The finding, by an independent expert group, should settle a row triggered by the Carlton Television programme The Cook Report which claimed in November 1994 that the antimony and phosphorus found in PVC mattresses could release toxic fumes that suffocated babies.
But a Carlton spokeswoman yesterday insisted that the "respected scientists" quoted in the programme "did not and do not agree with the findings of the Department of Health". However, she did not know whether they had seen the new findings.
The programme, produced by Barry Richardson, a research scientist, and New Zealand-based chemist Jim Sprott, claimed the effect was responsible for about one in ten cot deaths - about 400 - in the UK each year. The Tory government was accused of ignoring evidence that might have saved lives, and thousands of mattresses were withdrawn from sale.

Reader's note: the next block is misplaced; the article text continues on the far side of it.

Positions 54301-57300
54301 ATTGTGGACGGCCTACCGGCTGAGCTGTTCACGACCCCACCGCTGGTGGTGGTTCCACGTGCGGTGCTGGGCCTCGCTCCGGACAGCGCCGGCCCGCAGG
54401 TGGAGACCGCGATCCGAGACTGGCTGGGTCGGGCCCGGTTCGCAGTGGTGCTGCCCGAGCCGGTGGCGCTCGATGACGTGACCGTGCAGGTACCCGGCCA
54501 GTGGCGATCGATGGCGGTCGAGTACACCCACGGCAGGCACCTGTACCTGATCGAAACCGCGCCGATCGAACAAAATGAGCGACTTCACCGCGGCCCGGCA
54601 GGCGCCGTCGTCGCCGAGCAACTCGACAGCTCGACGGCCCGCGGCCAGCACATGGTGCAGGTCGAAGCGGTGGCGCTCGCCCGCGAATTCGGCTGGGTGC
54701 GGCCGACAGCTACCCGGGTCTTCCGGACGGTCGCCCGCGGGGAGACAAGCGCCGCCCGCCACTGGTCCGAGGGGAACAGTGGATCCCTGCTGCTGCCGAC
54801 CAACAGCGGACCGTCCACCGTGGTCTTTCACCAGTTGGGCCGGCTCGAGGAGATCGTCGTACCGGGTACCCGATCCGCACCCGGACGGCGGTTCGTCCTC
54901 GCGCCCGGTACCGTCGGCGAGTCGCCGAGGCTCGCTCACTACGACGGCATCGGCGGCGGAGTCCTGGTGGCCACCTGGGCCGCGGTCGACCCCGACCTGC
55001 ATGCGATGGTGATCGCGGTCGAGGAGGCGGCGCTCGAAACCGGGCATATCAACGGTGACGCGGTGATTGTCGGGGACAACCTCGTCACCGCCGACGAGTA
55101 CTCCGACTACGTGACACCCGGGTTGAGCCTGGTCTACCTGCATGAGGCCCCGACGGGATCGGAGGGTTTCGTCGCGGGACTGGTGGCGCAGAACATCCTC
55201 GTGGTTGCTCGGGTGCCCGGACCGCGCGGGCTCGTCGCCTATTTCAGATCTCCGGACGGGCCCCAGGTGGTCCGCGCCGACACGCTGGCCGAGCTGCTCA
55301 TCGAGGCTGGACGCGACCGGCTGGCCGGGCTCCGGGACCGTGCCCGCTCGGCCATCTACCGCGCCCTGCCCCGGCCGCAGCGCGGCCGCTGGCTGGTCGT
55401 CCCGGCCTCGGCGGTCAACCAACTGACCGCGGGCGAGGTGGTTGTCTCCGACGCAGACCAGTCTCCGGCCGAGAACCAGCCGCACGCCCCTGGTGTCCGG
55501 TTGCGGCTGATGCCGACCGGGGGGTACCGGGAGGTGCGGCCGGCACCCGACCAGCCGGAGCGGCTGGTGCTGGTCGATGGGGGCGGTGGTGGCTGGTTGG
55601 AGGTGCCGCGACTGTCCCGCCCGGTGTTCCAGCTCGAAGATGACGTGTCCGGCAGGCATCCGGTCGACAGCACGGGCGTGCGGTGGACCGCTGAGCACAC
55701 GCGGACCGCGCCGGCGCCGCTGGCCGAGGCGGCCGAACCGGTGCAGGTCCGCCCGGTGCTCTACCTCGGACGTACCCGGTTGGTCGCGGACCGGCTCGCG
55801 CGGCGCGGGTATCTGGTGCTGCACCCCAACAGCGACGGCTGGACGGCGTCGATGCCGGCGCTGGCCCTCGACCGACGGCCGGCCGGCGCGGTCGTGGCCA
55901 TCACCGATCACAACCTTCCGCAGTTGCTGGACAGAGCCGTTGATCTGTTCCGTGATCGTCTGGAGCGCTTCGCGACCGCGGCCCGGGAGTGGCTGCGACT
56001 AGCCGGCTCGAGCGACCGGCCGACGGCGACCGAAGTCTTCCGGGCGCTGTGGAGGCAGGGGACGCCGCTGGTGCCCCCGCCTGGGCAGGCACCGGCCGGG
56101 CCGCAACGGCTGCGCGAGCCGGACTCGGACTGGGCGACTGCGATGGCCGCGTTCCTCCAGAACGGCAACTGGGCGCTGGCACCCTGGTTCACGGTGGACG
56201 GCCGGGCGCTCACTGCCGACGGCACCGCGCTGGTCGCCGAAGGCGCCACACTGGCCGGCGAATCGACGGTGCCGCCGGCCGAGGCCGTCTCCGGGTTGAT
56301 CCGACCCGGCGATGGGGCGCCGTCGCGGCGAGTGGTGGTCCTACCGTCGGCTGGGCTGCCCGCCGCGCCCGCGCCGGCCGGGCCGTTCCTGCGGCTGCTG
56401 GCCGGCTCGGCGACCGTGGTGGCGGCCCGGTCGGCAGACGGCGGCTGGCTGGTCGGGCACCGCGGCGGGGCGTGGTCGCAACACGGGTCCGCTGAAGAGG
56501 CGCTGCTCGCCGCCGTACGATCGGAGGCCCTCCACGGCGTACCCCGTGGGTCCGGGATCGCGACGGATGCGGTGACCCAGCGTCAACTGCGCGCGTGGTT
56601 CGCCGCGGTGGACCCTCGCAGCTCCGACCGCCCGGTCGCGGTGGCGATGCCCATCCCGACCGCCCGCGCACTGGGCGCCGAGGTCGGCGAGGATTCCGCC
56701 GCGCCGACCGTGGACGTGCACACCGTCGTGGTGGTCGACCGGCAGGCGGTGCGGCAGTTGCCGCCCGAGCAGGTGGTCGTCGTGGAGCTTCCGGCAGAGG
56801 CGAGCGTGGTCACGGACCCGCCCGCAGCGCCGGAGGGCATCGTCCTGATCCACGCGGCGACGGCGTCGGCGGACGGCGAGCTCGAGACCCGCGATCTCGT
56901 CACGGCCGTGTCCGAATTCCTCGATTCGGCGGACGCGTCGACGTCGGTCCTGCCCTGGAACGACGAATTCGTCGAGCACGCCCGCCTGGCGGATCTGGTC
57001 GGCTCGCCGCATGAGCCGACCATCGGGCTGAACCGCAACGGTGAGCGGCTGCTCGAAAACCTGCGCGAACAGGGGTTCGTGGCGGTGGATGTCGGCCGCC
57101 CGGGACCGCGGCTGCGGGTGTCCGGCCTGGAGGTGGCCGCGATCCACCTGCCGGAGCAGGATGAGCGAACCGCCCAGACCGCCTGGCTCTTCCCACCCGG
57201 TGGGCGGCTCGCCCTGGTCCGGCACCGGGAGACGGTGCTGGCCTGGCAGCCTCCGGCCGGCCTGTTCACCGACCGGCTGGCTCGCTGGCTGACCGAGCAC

As a result, the chief medical officer Sir Kenneth Calman drew together a panel of 12 experts,who published the new study; their interim report in 1995 also showed that there was no evidence to support the theory, as did research published last year into 148 babies at Great Ormond Street Hospital in London.
Joyce Epstein, secretary-general of the Foundation for the Study of Infant Deaths (FSID), said the finding "brings to a close a ghastly episode in public health scaremongering". She added: "We need serious research, not the TV kind".
The only clear evidence on the causes of Sudden Infant Death Syndrome (Sids) links it to parental smoking, and also to babies sleeping on their stomach rather than on their back.